To be well-prepared, you can start by writing down all the processes and procedures you use in your restaurant. This helps you see where you can make things better or more consistent. Look at what works best and make standard procedures for things like how you serve customers, prepare food, manage inventory, and train employees.

Speaking of employees, think about keeping them informed about the transition early on so they understand the changes that will occur and how their roles and responsibilities may be affected. This can be a good opportunity to ensure all employees get thorough training on the new franchise rules, how things work, and any policy changes. They need to know what their jobs are in the franchise and have the skills to do them well.

3. Secure legal and regulatory compliance.

Once you’ve sorted out your operations, the next step is to ensure you’re legally compliant. Follow all the rules and regulations for franchising, including disclosure laws, registrations, and agreements. In the U.S., for example, the Federal Trade Commission oversees franchise disclosure rules via the Franchise Rule. It can be helpful to seek legal advice so you can navigate these legal requirements properly.

4. Develop franchisee selection criteria.

After you’ve prepared your team and cleared the legal hurdles, it’s time to find the right partners for your business. Tommy Traynham, Senior Director of Technology at Taziki’s Cafe, a fast-casual Mediterranean restaurant franchise with over 90 locations, says this is often challenging.

“Finding partners who are as passionate about their stores as we are about ours is a challenge,” says Traynham. “You’d think that since people are putting their money on the line, their stores would be their top priority, but it’s not always so. There are plenty of entrepreneurs who believe they want to be a part of a franchise system, while what they really want is to build out their own ideas or their own passions. I don’t think a franchise system is really great for those types of people. [That’s why] we have a department, franchise development — that’s what we call it — that is dedicated to finding the right people.”

So, it’s crucial to develop clear criteria for selecting franchisees who are aligned with your brand’s values, vision, and culture. For example, if your restaurant emphasizes community engagement and sustainability, franchisees who demonstrate a clear commitment to these values through their personal and professional endeavors would be ideal candidates.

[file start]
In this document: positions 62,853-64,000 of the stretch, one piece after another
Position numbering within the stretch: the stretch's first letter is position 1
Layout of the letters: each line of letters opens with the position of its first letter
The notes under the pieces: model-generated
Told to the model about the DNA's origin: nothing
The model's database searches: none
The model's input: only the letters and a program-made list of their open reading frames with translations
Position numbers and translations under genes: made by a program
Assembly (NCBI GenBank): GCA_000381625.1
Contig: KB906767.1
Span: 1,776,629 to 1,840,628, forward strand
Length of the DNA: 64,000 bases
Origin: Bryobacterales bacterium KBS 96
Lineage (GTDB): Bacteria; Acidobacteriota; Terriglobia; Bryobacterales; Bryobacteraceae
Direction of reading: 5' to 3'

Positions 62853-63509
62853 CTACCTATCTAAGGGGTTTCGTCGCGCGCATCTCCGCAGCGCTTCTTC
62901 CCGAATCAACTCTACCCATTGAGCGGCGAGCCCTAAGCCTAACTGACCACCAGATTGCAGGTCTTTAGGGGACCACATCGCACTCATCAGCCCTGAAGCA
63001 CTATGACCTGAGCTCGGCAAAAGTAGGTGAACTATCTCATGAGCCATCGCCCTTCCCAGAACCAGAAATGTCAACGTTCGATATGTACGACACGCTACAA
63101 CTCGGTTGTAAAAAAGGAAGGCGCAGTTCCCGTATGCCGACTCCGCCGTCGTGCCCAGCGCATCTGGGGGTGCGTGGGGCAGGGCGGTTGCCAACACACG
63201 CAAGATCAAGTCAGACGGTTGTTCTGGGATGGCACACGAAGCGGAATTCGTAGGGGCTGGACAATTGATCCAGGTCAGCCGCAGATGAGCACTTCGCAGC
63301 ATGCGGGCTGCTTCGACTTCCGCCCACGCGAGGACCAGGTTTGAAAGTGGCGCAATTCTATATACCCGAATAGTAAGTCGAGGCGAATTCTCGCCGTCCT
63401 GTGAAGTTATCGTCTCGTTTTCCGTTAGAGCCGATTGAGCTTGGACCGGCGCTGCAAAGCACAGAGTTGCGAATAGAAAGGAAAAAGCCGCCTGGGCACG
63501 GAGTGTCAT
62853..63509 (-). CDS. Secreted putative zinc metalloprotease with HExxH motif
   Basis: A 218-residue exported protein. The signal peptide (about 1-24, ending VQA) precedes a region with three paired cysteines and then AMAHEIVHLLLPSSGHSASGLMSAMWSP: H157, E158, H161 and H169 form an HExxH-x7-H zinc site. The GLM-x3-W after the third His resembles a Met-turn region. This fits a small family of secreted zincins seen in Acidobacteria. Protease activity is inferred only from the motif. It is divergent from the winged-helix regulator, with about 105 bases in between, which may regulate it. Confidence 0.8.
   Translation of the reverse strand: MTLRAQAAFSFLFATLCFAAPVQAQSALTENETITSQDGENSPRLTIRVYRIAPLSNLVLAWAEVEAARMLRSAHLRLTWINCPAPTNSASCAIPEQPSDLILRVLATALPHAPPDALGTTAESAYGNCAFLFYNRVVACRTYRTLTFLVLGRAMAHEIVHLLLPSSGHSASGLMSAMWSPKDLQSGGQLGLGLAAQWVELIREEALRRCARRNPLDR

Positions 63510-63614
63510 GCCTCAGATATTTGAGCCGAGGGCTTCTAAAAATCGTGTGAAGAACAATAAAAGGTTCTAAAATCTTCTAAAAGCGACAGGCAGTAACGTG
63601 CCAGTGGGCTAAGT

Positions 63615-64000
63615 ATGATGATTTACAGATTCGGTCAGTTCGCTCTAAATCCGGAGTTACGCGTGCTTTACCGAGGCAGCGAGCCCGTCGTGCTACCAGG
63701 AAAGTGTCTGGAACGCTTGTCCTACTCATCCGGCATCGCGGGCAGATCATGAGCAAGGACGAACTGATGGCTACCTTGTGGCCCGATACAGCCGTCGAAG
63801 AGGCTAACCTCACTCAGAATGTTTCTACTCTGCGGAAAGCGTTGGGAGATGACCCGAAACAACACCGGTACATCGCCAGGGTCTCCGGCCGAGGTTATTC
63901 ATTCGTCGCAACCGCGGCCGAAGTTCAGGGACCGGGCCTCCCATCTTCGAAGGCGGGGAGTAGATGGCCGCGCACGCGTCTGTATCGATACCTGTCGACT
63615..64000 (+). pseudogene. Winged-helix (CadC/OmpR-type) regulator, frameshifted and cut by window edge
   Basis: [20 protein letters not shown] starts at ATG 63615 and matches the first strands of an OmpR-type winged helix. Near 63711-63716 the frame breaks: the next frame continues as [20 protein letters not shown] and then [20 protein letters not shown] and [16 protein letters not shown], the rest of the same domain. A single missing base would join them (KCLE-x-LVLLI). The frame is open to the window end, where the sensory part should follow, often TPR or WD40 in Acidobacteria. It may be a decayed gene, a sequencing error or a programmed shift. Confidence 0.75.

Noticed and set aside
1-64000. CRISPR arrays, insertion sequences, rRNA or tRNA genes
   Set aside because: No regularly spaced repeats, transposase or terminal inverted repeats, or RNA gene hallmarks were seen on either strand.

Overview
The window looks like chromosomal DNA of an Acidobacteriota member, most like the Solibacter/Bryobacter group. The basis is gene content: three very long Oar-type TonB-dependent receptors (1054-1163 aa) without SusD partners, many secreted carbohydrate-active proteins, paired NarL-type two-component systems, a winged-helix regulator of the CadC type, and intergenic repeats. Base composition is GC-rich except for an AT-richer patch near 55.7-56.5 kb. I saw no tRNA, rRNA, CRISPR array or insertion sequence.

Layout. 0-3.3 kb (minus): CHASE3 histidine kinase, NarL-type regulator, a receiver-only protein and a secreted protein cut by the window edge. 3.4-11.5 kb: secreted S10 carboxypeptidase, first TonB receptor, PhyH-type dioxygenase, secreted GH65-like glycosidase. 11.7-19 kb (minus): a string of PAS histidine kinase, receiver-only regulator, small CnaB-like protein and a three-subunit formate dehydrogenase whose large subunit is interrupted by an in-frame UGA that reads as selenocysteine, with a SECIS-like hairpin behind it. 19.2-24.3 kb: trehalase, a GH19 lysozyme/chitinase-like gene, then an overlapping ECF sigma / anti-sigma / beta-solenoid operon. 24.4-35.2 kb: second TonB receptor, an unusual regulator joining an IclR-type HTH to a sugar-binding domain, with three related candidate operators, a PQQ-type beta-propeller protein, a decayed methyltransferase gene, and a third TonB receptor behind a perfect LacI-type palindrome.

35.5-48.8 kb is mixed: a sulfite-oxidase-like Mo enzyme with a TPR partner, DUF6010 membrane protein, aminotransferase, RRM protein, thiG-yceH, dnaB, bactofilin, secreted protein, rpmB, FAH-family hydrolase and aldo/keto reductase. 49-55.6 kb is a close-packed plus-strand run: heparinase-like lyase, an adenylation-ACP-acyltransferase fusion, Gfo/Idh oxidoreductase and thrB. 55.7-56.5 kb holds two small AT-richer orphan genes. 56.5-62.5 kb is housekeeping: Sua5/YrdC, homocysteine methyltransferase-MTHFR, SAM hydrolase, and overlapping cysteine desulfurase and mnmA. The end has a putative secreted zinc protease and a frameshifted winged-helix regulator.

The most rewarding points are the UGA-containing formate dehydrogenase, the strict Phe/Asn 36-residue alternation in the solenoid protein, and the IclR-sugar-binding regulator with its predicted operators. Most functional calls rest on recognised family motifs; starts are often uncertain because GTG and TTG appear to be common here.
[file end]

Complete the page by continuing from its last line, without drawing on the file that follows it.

5. Build a supportive infrastructure.

A Franchise Motivation Survey Report found that franchise support/training is the second biggest reason people buy a franchise instead of starting their own business, with name recognition/use of a known business name being the most important reason. 

This finding underscores the importance of not only building a powerful brand but also developing a strong support structure for prospective franchisees — your support system may be the reason why they buy into your franchise rather than the next business. Develop comprehensive training programs, operational manuals, resources, and tools to help franchisees succeed. 

Getting the most out of your technology to propel you towards franchising

One of the biggest challenges of transitioning into a franchise is the increased complexity it introduces to your business operations. You will have to manage multiple locations and cultivate relationships with diverse business partners. This can be daunting without the right technology and systems. To ensure success, many teams invest in technology solutions and systems that help streamline operations, facilitate communication, and enhance efficiency across their franchise network.

Square for Franchises provides all the tools you need to manage your franchise efficiently, from payments to operations to marketing — all from a central hub. For example, you can seamlessly update menus in real time using the menu management tool, enhance customer satisfaction through loyalty programs, and effortlessly handle staff management and scheduling in mere minutes across all locations. Plus, with centralized reporting, you can keep a bird’s-eye view on how your business is doing across individual locations. 

“Our franchise partners really like Square Marketing because they’re able to go in and create their own campaigns,” says Heather Stennis, director of marketing at Cinnaholic, a vegan bakery franchise with almost 40 locations. “We provide them with the graphics and images for our brand, and then they’re able to create their offer and word it according to their market,” explains Stennis.

Whatever technology you choose to adopt, think about prioritizing ease of use and simplicity because the system will be used by everyone involved in your franchise. 

“It’s really helpful to be able to put Square in front of a new hire, and they just get it,” says Traynham. “It’s intuitive, not just for the employee on the front end, but also for the employee on the back end. In fact, when we went from Square POS to Square for Restaurants in one of our stores, it only took about 10 minutes for our entire staff to be completely fluent with Square for Restaurants. It’s just that easy to use.”

Expanding your restaurant into a franchise is both exciting and demanding. Every move requires careful attention, from streamlining your processes to defining franchisee selection criteria. Technology is crucial, too. By using tools like POS systems, inventory management systems, and digital marketing wisely, you can make your franchise successful, improve operations, and grow your business across multiple locations.

Chidinma Nnamani
Chidinma Nnamani writes about the food industry, digital marketing, and technology — and explores the fine spaces where they intersect. She works with B2B startups and agencies, helping them deliver clear, actionable, and insightful content for business audiences.